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Posted on 04.09.2014 9:42 a.m.

Santa Maria Police Join Crackdown on Texting, Handheld Cell Use Behind the Wheel

Source: Sgt. Daniel Rios for the Santa Maria Police Department

As part of April’s Distracted Driving Awareness Month campaign, the Santa Maria Police Department will be joining with more than 200 other local law enforcement agencies and the California Highway Patrol in a month long “zero tolerance” enforcement and education campaign to curb those texting or operating handheld cell phones while driving.

Officers will be on alert throughout the month for those who break the cell phone laws and place themselves and others in danger. Special high visibility enforcement operations to cite cell phone violators will take place on April 3, 8, 17 and 22.

The increased enforcement and education aims to persuade drivers to recognize the dangers of distracted driving and reduce the number of people impacted by this perilous behavior. The “It’s Not Worth It!” theme emphasizes that a phone call or text isn’t worth a hefty fine or a collision. The current minimum ticket cost is $161, with subsequent tickets costing at least $281.

“We take the issue of distracted driving very seriously,” said Sgt. Daniel Rios, Traffic Bureau supervisor, “because we see the aftermath of these totally preventable crashes. Is that text message or cell phone call really worth $161, or worse, someone’s life?”

Drivers who use hand-held devices are four times as likely to get into crashes serious enough to injure themselves. In addition, studies show that texting while driving can delay a driver’s reaction time just as severely as having a blood alcohol content of a legally drunken driver. According to research, sending or receiving a text takes a driver's eyes from the road for an average of 4.6 seconds. Even a three-second glance at freeway speeds means a driver has traveled the distance of a football field.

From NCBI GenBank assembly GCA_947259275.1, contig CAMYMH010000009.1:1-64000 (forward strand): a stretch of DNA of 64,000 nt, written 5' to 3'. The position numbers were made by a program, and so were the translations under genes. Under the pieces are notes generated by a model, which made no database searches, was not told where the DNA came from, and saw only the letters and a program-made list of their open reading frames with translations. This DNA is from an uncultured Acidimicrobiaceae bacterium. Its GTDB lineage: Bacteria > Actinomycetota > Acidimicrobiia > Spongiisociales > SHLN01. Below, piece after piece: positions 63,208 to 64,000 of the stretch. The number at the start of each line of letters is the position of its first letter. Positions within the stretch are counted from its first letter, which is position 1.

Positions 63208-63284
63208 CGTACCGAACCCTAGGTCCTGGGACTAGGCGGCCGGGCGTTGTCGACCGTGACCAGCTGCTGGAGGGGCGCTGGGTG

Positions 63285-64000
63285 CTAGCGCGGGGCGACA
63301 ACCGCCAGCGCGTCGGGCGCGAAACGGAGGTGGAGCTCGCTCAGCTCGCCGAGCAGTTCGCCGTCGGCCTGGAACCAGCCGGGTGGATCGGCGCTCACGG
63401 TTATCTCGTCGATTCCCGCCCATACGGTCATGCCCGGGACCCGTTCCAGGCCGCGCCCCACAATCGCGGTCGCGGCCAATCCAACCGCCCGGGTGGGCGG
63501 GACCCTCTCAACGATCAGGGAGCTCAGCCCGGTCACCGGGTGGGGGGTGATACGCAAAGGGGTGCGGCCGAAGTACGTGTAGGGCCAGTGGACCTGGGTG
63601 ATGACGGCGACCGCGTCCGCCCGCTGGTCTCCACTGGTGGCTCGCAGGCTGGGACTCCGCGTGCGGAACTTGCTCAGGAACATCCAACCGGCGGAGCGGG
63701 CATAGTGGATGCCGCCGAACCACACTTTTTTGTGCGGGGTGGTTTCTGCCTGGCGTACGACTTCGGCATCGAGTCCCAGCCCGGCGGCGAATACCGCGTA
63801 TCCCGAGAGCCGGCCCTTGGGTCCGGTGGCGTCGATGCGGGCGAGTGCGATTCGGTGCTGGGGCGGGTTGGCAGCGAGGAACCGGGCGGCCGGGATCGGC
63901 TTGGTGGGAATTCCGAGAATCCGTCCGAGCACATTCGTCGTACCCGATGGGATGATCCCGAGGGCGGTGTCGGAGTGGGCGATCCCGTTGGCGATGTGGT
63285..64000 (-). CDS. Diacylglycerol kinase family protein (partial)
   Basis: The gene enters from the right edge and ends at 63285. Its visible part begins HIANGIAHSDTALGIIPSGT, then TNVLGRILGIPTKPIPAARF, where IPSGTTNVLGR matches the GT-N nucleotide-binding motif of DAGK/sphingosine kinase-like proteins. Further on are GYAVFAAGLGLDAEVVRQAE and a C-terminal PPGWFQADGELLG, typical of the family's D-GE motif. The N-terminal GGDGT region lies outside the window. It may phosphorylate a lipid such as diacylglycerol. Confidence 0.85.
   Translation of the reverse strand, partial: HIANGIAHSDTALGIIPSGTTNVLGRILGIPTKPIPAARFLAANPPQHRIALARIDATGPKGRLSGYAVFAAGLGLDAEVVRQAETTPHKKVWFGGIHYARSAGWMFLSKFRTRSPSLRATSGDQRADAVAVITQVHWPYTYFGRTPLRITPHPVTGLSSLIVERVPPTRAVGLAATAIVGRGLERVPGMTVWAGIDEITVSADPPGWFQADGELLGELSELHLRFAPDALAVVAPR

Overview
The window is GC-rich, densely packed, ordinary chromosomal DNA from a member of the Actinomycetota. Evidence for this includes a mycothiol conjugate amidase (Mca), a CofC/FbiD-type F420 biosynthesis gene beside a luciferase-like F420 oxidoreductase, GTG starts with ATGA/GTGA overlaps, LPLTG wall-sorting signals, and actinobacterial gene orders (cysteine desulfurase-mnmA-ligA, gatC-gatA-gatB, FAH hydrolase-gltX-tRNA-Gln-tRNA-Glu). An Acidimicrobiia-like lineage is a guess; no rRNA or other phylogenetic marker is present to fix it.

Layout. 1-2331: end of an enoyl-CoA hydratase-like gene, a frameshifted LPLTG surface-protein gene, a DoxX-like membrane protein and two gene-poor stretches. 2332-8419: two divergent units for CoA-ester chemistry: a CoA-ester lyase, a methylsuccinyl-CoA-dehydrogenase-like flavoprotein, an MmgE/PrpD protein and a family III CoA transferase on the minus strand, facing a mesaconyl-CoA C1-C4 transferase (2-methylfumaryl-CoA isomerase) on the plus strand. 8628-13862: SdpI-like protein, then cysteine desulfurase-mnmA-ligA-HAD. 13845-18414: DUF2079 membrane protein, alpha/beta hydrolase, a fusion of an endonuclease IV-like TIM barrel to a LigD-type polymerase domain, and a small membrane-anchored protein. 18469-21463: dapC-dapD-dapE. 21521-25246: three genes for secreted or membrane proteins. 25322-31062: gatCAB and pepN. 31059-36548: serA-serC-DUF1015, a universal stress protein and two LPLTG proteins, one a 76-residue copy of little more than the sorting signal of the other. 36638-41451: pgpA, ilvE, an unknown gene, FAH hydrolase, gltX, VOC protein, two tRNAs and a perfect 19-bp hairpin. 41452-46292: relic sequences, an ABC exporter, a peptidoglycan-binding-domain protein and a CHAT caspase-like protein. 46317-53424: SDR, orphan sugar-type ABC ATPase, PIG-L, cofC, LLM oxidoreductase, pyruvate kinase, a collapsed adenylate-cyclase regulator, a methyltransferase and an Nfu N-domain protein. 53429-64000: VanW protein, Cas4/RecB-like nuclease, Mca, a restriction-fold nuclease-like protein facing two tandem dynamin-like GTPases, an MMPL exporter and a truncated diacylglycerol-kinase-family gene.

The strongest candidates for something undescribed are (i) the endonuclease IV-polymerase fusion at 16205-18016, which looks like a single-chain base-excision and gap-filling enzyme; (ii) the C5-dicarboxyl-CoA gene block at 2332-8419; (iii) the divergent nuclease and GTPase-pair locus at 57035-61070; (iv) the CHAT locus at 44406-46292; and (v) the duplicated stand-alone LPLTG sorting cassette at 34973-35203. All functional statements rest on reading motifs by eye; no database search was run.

Research shows that there is no difference in the risks between hands-free and hand-held cell phone conversations, both of which can result in “inattention blindness,” which occurs when the brain isn’t seeing what is clearly visible because the drivers’ focus is on the phone conversation and not on the road. When over one third of your brain’s functioning that should be on your driving moves over to cell phone talking, you can become a cell phone “zombie.”

On Tuesday, the Santa Maria Police Department Traffic Unit teamed up with CHP officers from the Santa Maria CHP Station for targeted distracted driving enforcement citywide (including the unincorporated areas). As of 8 p.m. Tuesday, at least 41 citations were issued to distracted drivers with the majority for talking or texting while driving. The targeted enforcement continued late into the evening.

» Vehicles stopped — 52

» DUI arrest — 1

» Hazardous citations issued — 41

» Possession of controlled substance (meth) — 1

» Unlicensed driver citations — 3

» Vehicles towed — 1

Funding for a portion of this program was provided by a grant from the California Office of Traffic Safety, through the National Highway Traffic Safety Administration. Report drunken drivers by calling 9-1-1.

— Sgt. Daniel Rios is a Traffic Bureau supervisor for the Santa Maria Police Department.




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